The Glass Closet

The news has been filled with aspects of diversity lately – the Supreme Court’s decision on same sex marriage, the greater awareness of the transgender community thanks to Caitlin Jenner, and the recent decision of the EEOC that employers who discriminate against LGBT workers are violating Title VII of the 1964 Civil Rights Act. But how does all of this relate to the business community (beyond the obvious legal implications), and what can business professionals do to better understand and leverage diversity? May I suggest a great addition to your business reading list – The Glass Closet: Why Coming Out is Good Business by John Browne – to help answer your questions.

The name “John Browne” may sound familiar to you. He was the successful CEO of BP until he was involuntarily “outed” via a very public scandal. John Browne’s message is clear – people are more productive and effective if they can bring their true self to the work environment, and that can only be done if they are free from prejudice and anxiety.

"I wish I had been brave enough to come out earlier during my tenure as the chief executive of BP. I regret it to this day. I know that if I had done so, I would have made more of an impact for other gay men and women. It is my hope that the stories in this book will give some of them the courage to make an impact of their own." —John Browne

You may be thinking: this sounds like a personal journey and decision (which it is), and encouraging people to be their authentic self at work is great, but what does that have to do with my business? I’m already supportive of diversity in the workplace. Well if you are, that’s great, but it’s not just about diversity – it’s more importantly about inclusion. So what’s the difference?

While each of you may have a slightly different definition of diversity, most of you would all generally agree that diversity consists of the characteristics that make people different from one another, including characteristics a person has little or no control over and characteristics that can be adopted. This goes far beyond the things that many people typically think about when they hear the word diversity – race, religion, gender, sexual orientation – and expands to encompass the numerous other ways in which we’re different – educational level, economic level, veteran status, family status, and on and on… And if asked why diversity is important to businesses, most would quickly reply that diversity in the workplace lends itself to a competitive advantage for the business. True.

Which brings us to inclusion. Inclusion is simply the environment in which diversity thrives. In other words, what good is it to recruit or develop a diverse workforce if your new talent isn’t comfortable in the workplace and leaves? A business should have the goal of fostering an inclusive environment that encourages individuals of different races, ages, gender, ethnicity, religions, sexual orientation, and abilities to reach their full potential. This is the point of The Glass Closet.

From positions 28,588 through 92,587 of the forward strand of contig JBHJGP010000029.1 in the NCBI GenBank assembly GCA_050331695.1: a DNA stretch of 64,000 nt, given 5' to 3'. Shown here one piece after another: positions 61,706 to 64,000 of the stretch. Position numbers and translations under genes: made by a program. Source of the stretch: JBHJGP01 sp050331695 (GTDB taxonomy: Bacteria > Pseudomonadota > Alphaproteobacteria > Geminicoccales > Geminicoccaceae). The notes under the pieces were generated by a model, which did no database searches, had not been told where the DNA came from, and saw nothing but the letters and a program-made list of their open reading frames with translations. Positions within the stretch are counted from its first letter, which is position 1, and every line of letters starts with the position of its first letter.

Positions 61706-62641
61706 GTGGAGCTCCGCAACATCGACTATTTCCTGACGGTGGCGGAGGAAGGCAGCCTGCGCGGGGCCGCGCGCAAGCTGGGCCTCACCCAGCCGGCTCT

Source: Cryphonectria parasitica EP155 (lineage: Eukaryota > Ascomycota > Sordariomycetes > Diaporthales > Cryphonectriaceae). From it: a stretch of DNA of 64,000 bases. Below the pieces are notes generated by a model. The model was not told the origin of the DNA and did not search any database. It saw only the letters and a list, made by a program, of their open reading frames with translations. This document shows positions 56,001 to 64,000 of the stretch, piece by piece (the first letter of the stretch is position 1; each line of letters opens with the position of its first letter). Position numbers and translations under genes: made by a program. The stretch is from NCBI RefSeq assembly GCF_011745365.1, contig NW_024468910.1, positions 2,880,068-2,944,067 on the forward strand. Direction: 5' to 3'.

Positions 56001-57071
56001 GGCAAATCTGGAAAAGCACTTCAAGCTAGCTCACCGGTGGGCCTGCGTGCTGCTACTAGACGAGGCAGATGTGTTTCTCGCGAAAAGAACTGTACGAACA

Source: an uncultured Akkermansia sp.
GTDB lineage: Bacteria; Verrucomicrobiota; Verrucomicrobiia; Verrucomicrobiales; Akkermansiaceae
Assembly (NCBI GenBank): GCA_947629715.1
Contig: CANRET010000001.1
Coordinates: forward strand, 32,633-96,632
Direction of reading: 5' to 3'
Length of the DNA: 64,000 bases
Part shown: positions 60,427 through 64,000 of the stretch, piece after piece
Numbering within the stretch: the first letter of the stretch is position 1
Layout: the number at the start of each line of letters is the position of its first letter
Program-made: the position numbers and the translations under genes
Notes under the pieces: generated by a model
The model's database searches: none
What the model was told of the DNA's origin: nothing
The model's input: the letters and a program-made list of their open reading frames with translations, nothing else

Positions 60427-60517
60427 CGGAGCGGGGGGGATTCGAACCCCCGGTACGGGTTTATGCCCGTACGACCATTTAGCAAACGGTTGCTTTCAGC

So what does an inclusive work environment look like? An inclusive work environment is one in which:
· Employees are appreciated and valued for who they are as individuals (i.e., not negatively judged for being “different”.)
· Employees relate to others in the workplace in a respectful manner both as individuals and as members of their cultural groups.
· Individual employee differences are seen as potential business advantages.
· Those differences are effectively leveraged for the benefit of the organization.

The company results of building a corporate inclusion program include:
· An inclusive culture that can drive business results; a competitive edge in the global economy
· A workforce that looks like the marketplace – it allows penetration into new markets and captures multicultural consumers
· Improved corporate image and ability to connect with community to be a good corporate citizen
· Improved employee morale and retention, increased talent pool, and, ideally, reduced litigation

Great! Sign me up! But how? As in any effective business goal, this takes time and a strategic approach. Some imperatives for making diversity and inclusion work include:
· CEO and executive management commitment
· An actionable strategic plan for integrating diversity and inclusion into every aspect of an organization
· Accountability assigned for achieving diversity goals
· Metrics established to measure results (If you can’t measure it, you can’t manage it.)

Basically, diversity and Inclusion must be incorporated into every business decision. Diversity and inclusion are not an option in today’s completive business environment, but a business imperative. And they’re not just about compliance. They’re about employees being able to bring their whole selves to work, and being comfortable when they do so. The result will better products, increased customer value, increased profitability, and improved competitiveness. So get started – increase you own understanding and awareness – and read the book.

Lynn M. Lorenz, MBA, SPHR, SHRM-SCP
Lecturer, Marymount University
School of Business Administration


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